Anglian Water Fined £150,000

November 13, 2008 at 9:44 am

The largest regional water company in England and Wales has been fined for failing to prevent damage to the local environment. Anglian Water allowed twice the recommended amount of ammonia to seep into the Soham Lode from an unattended sewage plant in Newmarket.

The company has been charged with the death of 1,200 fish and fined £150,000 (£125 per fish). An additional £28,973 has been paid to the Environmental Agency to cover court costs.

The company website asserts that every effort is usually made to limit the impact of permanent installations on the environment: “we have a moral duty to protect and, where possible, enhance the local catchment area.” In the wake of the recent court battle, Anglian Water’s pledge to protect the wetland landscape and the fifty Sites of Special Scientific Interest (SSSI) in the area seems a tad hypocritical.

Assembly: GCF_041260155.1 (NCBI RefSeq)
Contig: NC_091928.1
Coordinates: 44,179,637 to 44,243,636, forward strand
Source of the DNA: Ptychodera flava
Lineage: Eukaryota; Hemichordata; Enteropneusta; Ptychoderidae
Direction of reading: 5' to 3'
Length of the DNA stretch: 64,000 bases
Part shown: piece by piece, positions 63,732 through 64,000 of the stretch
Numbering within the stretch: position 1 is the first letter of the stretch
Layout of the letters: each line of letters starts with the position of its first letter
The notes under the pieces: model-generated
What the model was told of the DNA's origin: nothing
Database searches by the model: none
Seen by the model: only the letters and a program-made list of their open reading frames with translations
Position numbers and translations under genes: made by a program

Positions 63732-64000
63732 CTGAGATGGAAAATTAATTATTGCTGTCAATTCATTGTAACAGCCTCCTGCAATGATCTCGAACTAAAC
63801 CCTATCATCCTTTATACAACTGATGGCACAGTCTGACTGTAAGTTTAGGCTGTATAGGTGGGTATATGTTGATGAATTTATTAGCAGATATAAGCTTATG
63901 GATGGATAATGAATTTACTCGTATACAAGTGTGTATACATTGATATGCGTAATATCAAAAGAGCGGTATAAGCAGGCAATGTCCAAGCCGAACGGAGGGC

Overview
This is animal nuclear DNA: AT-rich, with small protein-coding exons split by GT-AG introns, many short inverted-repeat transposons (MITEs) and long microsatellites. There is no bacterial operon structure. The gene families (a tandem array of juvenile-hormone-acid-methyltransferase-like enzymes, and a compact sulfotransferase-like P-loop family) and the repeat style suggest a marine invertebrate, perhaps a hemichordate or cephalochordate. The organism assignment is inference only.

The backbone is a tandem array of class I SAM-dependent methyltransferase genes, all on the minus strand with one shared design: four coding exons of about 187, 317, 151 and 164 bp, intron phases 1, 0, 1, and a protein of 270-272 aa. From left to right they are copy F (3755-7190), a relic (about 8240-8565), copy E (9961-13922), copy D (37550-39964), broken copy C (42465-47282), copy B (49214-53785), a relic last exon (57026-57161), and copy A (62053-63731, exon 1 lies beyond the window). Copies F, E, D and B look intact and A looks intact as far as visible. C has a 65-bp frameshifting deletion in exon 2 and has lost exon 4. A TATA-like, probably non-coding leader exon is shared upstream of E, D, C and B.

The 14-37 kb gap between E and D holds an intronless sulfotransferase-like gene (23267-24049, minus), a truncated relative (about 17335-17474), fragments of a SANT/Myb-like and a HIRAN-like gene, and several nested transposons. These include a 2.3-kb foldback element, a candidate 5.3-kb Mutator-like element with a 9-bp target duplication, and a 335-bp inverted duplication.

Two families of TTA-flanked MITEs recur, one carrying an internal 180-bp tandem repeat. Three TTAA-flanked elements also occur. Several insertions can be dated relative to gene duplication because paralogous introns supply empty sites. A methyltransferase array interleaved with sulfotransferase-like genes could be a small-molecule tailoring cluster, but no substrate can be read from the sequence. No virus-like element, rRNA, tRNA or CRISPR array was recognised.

Anglian Water is no stranger to the judicial system. Its owners have appeared in court over eighty times during the last eighteen years. Earlier this year, the company was criticised for allowing a rabbit into a water tank. This mistake resulted in the worst cryptosporidiosis outbreak the world has ever seen.

Cryptosporidium, a parasite, causes gastro-intestinal illness in humans and is an exceptionally rare condition. Anglian Water is responsible for over 94% of all known cases of cryptosporidiosis.

The prosecution blasted the company for failing to adhere to fundamental safety regulations and for attempting to falsify records. Judge John Holt pointed out that Anglian Water had failed to respond to automated alarms warning of the impending ammonia leak. The Newmarket plant had no back-up pumps (they had been ‘inadvertently’ turned off), and tons of sewage were diverted into the Soham waterway.

Anglian Water has apologised for the incident.

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